Evol Ecol Res 18: 429-441 (2017) Full PDF if your library subscribes.
Pollinator isolation in Louisiana iris: legitimacy and pollen transfer
Joshua P. Shaw, Sunni J. Taylor, Mary C. Dobson and Noland H. Martin
Department of Biology, Texas State University-San Marcos, San Marcos, Texas, USA
Correspondence: N.H. Martin, Department of Biology, Texas State University-San Marcos, San Marcos, TX 78666, USA.
Background: Iris brevicaulis and Iris fulva can be found in sympatric populations in southern Louisiana. Ethological pollinator isolation is an important reproductive barrier, as the pollination syndromes of Iris brevicaulis flowers result in primarily bumblebee visits, while the pollination syndromes of Iris fulva primarily result in hummingbird visits. Other potentially important components of pollinator isolation – namely, ‘legitimacy of visitation’ (i.e. whether or not a floral visitor physically interacts with a flower in such a way that it can pick up pollen from an anther or transfer pollen to a stigma) and ‘pollen transfer success’ (i.e. whether or not a ‘legitimate’ floral visitor successfully transfers pollen from one flower to the stigma of another) – have not been explored.
Hypotheses: Hummingbirds, the primary floral visitors of I. fulva, are more likely to visit I. fulva pollination units legitimately than they are the pollination units of I. brevicaulis. Furthermore, hummingbirds are more likely to successfully transfer pollen in I. fulva intraspecific visitation bouts compared with either interspecific or I. brevicaulis intraspecific floral visits. Bumblebees, the primary floral visitors of I. brevicaulis, are more likely to visit I. brevicaulis pollination units legitimately than they are those of I. fulva. In addition, bumblebees are more likely to successfully transfer pollen in I. brevicaulis intraspecific visitation bouts compared with interspecific or I. fulva intraspecific floral visits.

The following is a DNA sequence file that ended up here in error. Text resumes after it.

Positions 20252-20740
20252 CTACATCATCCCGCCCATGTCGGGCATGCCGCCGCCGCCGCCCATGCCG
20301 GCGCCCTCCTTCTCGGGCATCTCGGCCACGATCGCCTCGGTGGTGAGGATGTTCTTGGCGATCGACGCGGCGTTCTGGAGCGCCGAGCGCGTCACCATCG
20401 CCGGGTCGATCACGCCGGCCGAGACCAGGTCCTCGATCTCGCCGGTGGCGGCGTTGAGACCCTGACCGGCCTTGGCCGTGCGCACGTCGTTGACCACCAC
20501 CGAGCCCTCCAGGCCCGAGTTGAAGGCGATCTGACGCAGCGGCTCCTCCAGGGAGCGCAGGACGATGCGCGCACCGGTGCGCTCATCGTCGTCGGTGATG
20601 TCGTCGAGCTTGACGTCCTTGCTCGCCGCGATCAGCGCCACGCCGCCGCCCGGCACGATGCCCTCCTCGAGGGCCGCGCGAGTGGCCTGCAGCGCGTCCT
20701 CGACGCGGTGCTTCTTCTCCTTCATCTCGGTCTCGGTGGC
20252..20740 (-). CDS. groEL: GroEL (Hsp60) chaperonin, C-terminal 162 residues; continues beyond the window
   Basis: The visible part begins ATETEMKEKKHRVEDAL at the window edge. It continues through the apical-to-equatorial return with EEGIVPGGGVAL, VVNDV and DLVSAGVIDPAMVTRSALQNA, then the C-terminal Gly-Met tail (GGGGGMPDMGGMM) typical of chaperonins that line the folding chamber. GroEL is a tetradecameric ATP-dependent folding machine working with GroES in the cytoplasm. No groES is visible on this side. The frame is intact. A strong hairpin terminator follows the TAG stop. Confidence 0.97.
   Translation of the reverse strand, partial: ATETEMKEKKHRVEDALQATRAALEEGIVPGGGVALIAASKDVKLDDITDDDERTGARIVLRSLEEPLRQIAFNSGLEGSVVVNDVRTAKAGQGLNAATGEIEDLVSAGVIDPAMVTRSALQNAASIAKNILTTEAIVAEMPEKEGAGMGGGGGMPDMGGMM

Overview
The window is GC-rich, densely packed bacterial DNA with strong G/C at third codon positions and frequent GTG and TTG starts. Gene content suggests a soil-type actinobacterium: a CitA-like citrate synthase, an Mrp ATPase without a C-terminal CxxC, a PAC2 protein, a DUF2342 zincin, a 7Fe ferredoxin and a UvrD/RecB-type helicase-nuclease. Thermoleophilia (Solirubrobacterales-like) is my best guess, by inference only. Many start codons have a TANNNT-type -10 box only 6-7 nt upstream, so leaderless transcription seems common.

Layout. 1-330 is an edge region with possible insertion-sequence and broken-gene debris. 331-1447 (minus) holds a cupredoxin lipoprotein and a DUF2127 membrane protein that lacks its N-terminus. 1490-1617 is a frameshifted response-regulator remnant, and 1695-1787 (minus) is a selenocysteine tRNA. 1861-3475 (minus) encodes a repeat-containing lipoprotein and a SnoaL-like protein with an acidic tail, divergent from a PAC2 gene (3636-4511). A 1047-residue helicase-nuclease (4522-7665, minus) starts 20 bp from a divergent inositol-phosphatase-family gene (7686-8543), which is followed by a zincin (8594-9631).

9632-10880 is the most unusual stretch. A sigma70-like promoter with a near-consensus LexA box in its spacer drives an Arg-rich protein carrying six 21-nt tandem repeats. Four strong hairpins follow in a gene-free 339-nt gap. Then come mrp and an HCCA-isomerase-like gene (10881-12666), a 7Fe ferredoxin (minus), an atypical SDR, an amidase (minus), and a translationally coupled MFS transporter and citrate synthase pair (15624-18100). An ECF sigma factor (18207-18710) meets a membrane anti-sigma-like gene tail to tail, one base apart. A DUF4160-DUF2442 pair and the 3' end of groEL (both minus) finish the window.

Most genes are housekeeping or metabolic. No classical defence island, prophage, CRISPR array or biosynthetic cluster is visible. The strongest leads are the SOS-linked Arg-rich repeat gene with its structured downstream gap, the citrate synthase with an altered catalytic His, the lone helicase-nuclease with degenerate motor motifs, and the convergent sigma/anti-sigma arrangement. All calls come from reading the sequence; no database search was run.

Methods: We recorded the proportion of legitimate floral visits made by bumblebees and hummingbirds to both I. fulva and I. brevicaulis flowers. We also assayed intraspecific and interspecific pollen transfer effectiveness among bumblebees and hummingbirds visiting I. fulva and I. brevicaulis flowers using powdered fluorescent dye as a pollen analogue.
Results: The proportion of legitimate hummingbird visits was higher in I. fulva flowers than in I. brevicaulis flowers, and hummingbirds were more effective at transferring pollen among I. fulva flowers than between I. fulva and I. brevicaulis flowers or among I. brevicaulis flowers. Conversely, the proportion of bumblebee visits that were legitimate was higher in I. brevicaulis than in I. fulva, and bumblebees were more effective at transferring pollen among I. brevicaulis flowers than between I. brevicaulis and I. fulva flowers or among I. fulva flowers. Calculations of reproductive isolation (RI ) were quite high such that reproductive isolation due to hummingbird visitation legitimacy was calculated as RI = 0.892, and that due to bumblebee visitation legitimacy as RI = 0.557. Isolation due to hummingbird pollen transfer efficiency was calculated as RI = 0.747, and that of bumblebees as RI = 0.711.
Keywords: bumblebee pollination, hummingbird pollination, hybridization, mechanical isolation, pollen transfer, pollinator isolation, pre-zygotic isolation, reproductive isolation.
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